Say we have a 2-hour photo session. Your work is done, but mine has only begun! My next step, after packing up and driving home, is to import all the images from my camera onto my computer. I often take several hundred shots for a portrait session. This is to ensure I’ve captured as many special moments as possible. This also accounts for inevitable bloopers such as blinking, unflattering expressions, hair blowing in your face, etc. Sometimes it takes 10 shots to get 1 good one. So, to make a long story short, there are A LOT of images to import. I then sit down and go through the images, one by one, to pick the best ones. Often times, I’ll go back the next day with a fresh set of eyes to make extra sure I agree with my original choices or to see if I missed anything.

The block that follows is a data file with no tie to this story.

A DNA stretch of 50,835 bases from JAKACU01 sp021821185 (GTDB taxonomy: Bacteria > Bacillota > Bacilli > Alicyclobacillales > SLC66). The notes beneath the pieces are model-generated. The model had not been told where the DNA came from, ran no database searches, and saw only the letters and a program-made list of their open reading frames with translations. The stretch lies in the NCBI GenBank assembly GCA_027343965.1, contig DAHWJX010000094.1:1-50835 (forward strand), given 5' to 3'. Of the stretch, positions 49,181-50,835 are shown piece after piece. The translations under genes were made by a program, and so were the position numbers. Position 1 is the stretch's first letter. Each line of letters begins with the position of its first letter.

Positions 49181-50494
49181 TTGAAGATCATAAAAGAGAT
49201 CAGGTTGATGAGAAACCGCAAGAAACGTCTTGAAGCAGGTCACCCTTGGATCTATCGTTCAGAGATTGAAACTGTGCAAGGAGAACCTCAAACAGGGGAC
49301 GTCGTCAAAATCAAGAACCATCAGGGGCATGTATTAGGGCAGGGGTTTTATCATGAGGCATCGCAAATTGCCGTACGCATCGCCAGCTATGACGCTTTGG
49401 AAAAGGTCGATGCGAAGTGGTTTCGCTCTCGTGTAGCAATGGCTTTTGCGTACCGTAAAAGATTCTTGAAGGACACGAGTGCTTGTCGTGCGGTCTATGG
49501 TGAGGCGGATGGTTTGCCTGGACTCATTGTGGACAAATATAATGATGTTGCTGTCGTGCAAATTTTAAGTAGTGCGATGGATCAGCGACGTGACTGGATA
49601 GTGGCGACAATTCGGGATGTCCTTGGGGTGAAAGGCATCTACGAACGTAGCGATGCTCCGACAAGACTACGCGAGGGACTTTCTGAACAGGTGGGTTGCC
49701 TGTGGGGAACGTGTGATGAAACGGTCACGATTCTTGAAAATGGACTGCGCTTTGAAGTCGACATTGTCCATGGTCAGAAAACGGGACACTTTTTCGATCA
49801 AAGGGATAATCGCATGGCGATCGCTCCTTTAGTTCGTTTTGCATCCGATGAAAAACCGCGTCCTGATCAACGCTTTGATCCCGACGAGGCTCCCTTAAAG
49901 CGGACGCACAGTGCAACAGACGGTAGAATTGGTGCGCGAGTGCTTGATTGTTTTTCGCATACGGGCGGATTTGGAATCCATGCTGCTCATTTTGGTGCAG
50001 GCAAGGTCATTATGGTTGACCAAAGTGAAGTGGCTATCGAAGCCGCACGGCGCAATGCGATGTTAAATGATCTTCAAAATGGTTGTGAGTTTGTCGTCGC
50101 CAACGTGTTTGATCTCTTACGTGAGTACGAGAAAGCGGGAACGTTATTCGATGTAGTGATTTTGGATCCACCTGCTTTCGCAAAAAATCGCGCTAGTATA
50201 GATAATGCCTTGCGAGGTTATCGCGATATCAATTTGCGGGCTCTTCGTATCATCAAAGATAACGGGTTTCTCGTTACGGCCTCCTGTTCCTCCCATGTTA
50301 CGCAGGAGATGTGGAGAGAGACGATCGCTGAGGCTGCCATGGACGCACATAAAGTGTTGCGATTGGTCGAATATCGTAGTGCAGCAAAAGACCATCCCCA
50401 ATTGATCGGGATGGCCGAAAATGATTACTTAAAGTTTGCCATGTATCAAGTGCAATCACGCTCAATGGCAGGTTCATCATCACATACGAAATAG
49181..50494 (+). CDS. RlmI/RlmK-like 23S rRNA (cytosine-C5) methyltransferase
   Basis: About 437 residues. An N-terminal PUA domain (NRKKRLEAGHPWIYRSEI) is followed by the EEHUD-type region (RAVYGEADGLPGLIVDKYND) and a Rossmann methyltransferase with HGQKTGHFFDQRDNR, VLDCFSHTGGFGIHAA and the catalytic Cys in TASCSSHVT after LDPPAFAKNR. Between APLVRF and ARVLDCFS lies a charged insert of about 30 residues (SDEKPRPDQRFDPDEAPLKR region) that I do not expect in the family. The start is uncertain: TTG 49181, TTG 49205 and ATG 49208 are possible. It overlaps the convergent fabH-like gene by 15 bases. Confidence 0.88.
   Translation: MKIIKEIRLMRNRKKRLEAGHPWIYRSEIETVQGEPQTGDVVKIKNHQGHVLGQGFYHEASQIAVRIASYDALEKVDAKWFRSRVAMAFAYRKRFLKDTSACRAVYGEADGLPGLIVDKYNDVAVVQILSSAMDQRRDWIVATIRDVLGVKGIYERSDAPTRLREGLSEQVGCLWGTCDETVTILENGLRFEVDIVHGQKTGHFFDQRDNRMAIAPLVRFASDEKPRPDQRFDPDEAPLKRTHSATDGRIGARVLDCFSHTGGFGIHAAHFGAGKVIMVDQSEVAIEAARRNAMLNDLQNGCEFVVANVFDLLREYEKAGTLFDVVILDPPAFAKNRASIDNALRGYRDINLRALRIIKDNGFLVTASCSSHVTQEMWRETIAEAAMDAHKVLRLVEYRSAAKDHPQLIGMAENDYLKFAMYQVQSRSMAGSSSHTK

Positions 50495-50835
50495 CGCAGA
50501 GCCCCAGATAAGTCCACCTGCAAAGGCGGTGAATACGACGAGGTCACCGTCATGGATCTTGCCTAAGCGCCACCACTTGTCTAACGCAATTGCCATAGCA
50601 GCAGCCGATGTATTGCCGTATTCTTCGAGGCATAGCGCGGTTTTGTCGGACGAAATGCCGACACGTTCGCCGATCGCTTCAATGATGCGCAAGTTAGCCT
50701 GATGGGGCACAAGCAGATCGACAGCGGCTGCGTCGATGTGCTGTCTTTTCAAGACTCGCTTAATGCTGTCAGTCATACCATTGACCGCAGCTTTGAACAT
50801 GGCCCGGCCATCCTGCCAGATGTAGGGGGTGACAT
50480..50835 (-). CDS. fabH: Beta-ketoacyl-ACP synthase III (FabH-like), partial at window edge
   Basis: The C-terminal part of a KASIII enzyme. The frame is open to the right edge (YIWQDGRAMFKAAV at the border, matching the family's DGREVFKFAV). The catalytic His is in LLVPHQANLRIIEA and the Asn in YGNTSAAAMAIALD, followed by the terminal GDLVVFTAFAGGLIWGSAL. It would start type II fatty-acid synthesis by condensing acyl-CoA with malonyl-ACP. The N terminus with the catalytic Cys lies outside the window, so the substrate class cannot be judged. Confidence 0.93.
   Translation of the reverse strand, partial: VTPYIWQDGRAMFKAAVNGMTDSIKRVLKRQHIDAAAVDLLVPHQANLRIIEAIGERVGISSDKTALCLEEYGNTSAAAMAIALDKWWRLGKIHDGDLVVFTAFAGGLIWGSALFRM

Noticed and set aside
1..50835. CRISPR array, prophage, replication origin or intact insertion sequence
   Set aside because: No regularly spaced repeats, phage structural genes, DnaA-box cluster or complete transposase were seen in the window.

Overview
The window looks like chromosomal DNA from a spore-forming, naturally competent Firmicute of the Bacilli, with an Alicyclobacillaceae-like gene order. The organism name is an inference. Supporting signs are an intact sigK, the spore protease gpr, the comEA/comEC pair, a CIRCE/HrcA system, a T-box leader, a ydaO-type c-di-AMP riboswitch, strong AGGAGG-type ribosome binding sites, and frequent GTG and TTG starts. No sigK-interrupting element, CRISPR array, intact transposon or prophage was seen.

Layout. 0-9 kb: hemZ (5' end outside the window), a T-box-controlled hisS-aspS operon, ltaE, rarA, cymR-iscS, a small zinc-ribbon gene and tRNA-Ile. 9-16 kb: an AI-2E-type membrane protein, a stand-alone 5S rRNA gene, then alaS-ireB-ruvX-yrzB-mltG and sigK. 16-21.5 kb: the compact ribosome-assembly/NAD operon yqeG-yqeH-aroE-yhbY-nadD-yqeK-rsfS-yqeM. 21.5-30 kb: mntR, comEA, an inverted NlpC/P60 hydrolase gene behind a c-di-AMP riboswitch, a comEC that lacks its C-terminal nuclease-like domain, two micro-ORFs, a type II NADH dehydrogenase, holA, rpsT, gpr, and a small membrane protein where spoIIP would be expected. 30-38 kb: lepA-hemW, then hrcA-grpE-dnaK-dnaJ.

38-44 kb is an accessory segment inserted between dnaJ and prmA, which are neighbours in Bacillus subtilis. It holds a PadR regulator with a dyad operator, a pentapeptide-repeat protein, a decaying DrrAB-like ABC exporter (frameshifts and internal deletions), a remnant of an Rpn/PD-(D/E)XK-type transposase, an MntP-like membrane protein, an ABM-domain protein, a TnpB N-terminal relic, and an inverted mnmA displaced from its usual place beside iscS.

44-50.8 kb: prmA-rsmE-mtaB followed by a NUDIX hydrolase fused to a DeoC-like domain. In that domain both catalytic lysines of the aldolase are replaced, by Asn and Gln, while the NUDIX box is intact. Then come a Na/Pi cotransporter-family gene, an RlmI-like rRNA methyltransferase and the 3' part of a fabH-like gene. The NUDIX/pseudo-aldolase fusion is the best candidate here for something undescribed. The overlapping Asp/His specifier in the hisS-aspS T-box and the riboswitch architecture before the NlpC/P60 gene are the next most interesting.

As a side note, I shoot all my images in RAW format. For those who don’t know what this means…RAW is basically an uncompressed file format. I won’t get into the nitty-gritty, but in a nutshell, RAW files allow a photographer more flexibility to correct color, exposure, etc. after the shot has been taken. Sometimes a great shot will be underexposed, for example. Working with the RAW file allows me to bring up the exposure and “rescue” the shot. The downside to RAW files is that they are HUGE. They can take a long time to open and process. So, after selecting my “best of the best” images, tweaking exposure, etc., I have to convert these RAW files into something I can work with easier…the JPEG.